With the Browns staying in Eric Mangini's 3-4 scheme, the natural hope is that they get a pass rush from their outside linebackers. The new name here is Chris Gocong, who was acquired from the Eagles as part of the Sheldon Brown trade. Gocong had 42 sacks at the I-AA (now FCS) level in college, but he was used as a strong-side linebacker in Philadelphia's 4-3 scheme, limiting his ability to rush the passer. Gocong has all of five sacks through his first three seasons. (Although Gocong has just finished his fourth year in the league, he missed his entire rookie season with an injury.) The track record for players turning into excellent pass rushers without showing signs during the first three years of play is virtually nonexistent. The Browns will have to hope that changing Gocong's role will highlight skills some long-dormant pass rushing skills.
With Gocong a question mark and no other prominent pass rusher on the roster, don't be surprised if the Browns pick between outside linebackers Eryk Anders of Alabama and Auston English of Oklahoma in an attempt to find someone who can take down the quarterback. Bet on English making the roster. Anders was listed as a pass-rush specialist at Alabama, but he could only muster 6.5 sacks in three seasons of relatively significant play. English was a three-year starting end who had 18 sacks. Hey, maybe Anders can go back to playing Pyramid.
The Steelers had a plan for wide receiver going into 2010. A rupture of Limas Sweed's Achilles tendon was not part of that plan, and Sweed will now be out for the entire season. Fortunately, the team drafted some depth beforehand in Southern Methodist's Emmanuel Sanders and Central Michigan's Antonio Brown. Brown is a prototypical burner who will have trouble competing against Mike Wallace, but Sanders should fit nicely into the slot and complement Heath Miller. Neither of these players is expected to contribute much in 2010, though, which could create problems if Wallace can't adjust to his new role as the team's flanker, or if Hines Ward begins to slip with age.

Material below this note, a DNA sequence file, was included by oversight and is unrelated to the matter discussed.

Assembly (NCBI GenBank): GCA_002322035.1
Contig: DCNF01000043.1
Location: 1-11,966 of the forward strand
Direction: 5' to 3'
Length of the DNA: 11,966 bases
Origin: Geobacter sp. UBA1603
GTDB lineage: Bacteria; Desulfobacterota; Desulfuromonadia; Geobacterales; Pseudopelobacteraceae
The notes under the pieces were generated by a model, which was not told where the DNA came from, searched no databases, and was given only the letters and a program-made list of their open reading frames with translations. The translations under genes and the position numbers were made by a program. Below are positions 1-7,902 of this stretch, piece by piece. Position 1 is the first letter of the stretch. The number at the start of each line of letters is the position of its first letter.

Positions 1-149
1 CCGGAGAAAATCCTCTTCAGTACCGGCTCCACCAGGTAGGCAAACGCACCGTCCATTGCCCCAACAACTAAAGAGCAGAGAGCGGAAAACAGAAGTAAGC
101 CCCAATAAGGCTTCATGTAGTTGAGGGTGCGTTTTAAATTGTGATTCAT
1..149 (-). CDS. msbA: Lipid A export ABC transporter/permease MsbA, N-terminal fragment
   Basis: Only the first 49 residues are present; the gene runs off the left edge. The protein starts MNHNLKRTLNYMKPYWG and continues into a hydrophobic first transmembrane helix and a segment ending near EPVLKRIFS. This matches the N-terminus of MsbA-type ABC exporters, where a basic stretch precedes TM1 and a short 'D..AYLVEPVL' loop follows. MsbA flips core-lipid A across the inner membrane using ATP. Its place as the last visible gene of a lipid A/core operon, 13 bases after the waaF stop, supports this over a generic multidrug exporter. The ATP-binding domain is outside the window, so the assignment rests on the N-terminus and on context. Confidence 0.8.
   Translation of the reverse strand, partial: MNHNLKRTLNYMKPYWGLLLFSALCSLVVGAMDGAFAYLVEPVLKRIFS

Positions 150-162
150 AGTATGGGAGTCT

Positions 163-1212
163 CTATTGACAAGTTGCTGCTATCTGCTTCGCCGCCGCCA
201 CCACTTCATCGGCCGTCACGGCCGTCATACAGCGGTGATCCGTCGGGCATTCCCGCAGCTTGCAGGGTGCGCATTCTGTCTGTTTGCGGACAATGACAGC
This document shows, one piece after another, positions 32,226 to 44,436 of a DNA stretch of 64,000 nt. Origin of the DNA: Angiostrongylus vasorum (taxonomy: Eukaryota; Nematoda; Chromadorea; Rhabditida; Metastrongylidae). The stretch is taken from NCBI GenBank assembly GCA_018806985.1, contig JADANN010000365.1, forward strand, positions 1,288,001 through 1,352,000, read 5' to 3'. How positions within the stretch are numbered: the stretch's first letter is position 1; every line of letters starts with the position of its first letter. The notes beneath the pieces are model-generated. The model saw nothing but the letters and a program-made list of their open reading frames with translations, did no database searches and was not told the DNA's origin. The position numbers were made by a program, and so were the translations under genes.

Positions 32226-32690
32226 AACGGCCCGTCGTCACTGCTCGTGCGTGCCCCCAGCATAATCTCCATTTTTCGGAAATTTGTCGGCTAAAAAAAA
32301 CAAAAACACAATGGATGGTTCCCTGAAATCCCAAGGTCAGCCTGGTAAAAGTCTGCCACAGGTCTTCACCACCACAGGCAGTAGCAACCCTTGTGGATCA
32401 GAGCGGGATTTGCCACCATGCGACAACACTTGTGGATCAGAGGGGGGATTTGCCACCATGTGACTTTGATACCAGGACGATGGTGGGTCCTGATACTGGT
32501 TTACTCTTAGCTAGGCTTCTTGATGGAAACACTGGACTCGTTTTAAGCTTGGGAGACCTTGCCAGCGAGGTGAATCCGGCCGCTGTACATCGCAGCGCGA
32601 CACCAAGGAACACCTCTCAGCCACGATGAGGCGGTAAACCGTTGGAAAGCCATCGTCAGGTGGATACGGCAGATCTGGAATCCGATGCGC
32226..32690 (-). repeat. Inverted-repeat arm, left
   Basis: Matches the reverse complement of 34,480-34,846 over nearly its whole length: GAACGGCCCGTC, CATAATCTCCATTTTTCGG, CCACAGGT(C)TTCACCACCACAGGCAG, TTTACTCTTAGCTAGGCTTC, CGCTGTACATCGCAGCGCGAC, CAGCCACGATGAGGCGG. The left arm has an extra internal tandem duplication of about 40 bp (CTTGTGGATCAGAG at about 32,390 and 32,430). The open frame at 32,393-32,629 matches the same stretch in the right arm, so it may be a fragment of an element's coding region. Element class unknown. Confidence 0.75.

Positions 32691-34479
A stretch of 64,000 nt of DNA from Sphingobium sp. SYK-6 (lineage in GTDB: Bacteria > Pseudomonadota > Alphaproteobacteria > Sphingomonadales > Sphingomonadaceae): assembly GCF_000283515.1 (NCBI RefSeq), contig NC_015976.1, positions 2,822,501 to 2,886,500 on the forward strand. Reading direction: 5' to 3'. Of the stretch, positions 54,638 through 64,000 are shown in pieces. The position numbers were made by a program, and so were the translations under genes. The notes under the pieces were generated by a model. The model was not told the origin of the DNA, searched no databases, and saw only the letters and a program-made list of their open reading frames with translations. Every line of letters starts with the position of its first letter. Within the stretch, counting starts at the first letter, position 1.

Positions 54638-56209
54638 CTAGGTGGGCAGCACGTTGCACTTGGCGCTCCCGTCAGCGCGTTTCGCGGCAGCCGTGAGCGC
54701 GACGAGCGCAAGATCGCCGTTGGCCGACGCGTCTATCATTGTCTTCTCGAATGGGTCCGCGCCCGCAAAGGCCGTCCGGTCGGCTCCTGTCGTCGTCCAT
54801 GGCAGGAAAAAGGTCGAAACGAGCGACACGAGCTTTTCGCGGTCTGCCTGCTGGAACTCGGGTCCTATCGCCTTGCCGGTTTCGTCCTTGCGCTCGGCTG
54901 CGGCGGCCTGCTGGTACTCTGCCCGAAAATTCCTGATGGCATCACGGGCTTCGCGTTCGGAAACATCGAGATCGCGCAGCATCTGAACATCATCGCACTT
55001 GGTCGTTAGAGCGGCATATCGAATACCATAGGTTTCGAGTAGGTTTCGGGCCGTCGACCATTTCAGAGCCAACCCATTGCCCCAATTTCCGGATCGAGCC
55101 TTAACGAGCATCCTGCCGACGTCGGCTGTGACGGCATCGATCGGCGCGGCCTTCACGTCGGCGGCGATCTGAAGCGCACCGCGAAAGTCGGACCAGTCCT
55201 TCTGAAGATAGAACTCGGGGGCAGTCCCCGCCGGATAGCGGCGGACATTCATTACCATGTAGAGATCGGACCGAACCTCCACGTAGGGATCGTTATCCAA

Although it's a terrifying name to say for a team that's been battling image issues, there is a player available that could provide the Steelers with some valuable depth in the short-term: Terrell Owens. Owens was disappointing in his lone year with Buffalo, but he was also playing with Trent Edwards and Ryan Fitzpatrick as his quarterbacks. While Owens isn't the player he once was, he's an effective short-to-intermediate range receiver. His presence would allow Wallace to stay in the slot, where he was wildly effective last year. And while Owens has a bad reputation, he has that reputation because he's a prima donna. He doesn’t get into trouble off the field, which means fewer headlines to anger the Rooney family. The Steelers could handle Owens for a year -- and he'd be worth it.
Rarely do you have contract controversies over undrafted free agents, but one has emerged around former LSU left tackle Ciron Black. Black, who had a second-round grade before a disappointing senior season, was widely reported to have signed with the Steelers, but he ended up absent from the team's official list on the heels of denials by his agent. Unfortunately for Black, the debate about which chair to honor with his presence ended with all the options full, and he remains a free agent at the time of writing.
(Portions of this article originally appeared on ESPN.com Insider.)